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Douglas Baulch (1917–1996)

Douglas Baulch, 1963

Douglas Baulch, 1963

photo supplied by Kevin Baulch

Douglas Baulch went to art school with Sidney Nolan and though their careers went different ways, the pair remained friends.

He exhibited successfully more than 30 times and was well respected by his peers for his natural talent and resistance to the in vogue abstract movement. This effected his mainstream success, but he always expected to become famous after his death.

His wife Lyla said "He was a great patron for many charities. One time he did a painting of the Victorian Government House and we were taking it to the Governor for a showing.

He wasn't there, and I knew the Queen was staying there, so I wrote her a note asking her to see my husband's painting. I received a letter back saying that she was most impressed".

Mr Baulch was born in Malvern, Victoria, and married Lyla in 1944, after meeting her at a dance at Leggett's in Prahran.

He worked as a photographer with Athol and Schmith in Collins St in the 1930s. He taught art at Monash University for 15 years and ran his own school at home.

During World War II, he served with the army at Townsville. He volunteered for overseas service but was turned down. He later joined the RAAF.

He was most prolific as an artist in the 1960s, exhibiting widely and appearing on the TV's 'This Week Has Seven Days', teaching people how to paint.

He also wrote for the Sun News-Pictorial.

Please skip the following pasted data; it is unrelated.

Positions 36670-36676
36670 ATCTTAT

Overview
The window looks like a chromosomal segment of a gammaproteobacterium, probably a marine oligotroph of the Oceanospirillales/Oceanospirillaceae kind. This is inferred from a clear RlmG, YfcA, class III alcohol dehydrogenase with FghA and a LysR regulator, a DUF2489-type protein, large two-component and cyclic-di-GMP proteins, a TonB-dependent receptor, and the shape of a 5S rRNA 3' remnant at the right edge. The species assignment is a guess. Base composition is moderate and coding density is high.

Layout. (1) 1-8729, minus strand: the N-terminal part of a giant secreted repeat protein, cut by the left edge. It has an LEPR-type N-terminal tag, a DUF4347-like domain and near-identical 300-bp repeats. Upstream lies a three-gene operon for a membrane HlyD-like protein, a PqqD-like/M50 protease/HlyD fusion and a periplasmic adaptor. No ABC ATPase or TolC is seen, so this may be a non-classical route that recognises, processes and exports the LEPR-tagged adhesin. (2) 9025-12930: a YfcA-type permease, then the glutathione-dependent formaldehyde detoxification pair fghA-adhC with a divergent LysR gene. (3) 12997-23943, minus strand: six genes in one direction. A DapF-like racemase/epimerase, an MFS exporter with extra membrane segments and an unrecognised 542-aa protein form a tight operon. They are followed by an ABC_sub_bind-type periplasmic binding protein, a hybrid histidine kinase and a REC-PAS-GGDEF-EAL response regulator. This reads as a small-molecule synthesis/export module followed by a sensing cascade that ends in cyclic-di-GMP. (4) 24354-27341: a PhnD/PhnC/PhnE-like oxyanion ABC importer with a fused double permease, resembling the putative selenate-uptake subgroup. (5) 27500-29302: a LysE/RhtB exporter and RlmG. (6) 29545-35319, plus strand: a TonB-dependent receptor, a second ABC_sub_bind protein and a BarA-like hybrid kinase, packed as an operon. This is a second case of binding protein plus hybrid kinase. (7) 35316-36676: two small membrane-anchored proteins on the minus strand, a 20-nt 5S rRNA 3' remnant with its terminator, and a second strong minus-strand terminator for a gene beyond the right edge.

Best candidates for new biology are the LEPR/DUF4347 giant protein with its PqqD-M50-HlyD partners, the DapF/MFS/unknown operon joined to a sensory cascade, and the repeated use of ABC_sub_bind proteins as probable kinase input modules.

Mr Baulch's work found its way to Paris, Belgium, Hong Kong and the US.

But just as his career was taking off the family suffered a tragedy with the sudden death of their son, Michael. Though he kept painting, he stopped exhibiting.

A father of eight, Mr Baulch also loved gardening. He grew plants to show at competitions and won many ribbons and prizes.

Mrs Baulch said: "He was a quiet man who was very dedicated to his art. He didn't like abstract paintings. Only real life or portraits.

"I used to say that if there was a fire in the house, he'd probably rush in to get his paintings and not the kids. He always denied it."

Mr Baulch worked in many mediums — oils, watercolours, pastels and charcoals. He also did fine pen-and-ink drawings and pencil sketches.

He admired Buckmaster, Sir William Dargie, Rembrandt, Constable and Gainsborough.

Mrs Baulch said she knew nothing about art when she met her husband.

"But he gave us all a passion and understanding for the nobler things in life," she said.

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Citation details

'Baulch, Douglas (1917–1996)', Obituaries Australia, National Centre of Biography, Australian National University,, accessed 24 May 2024.

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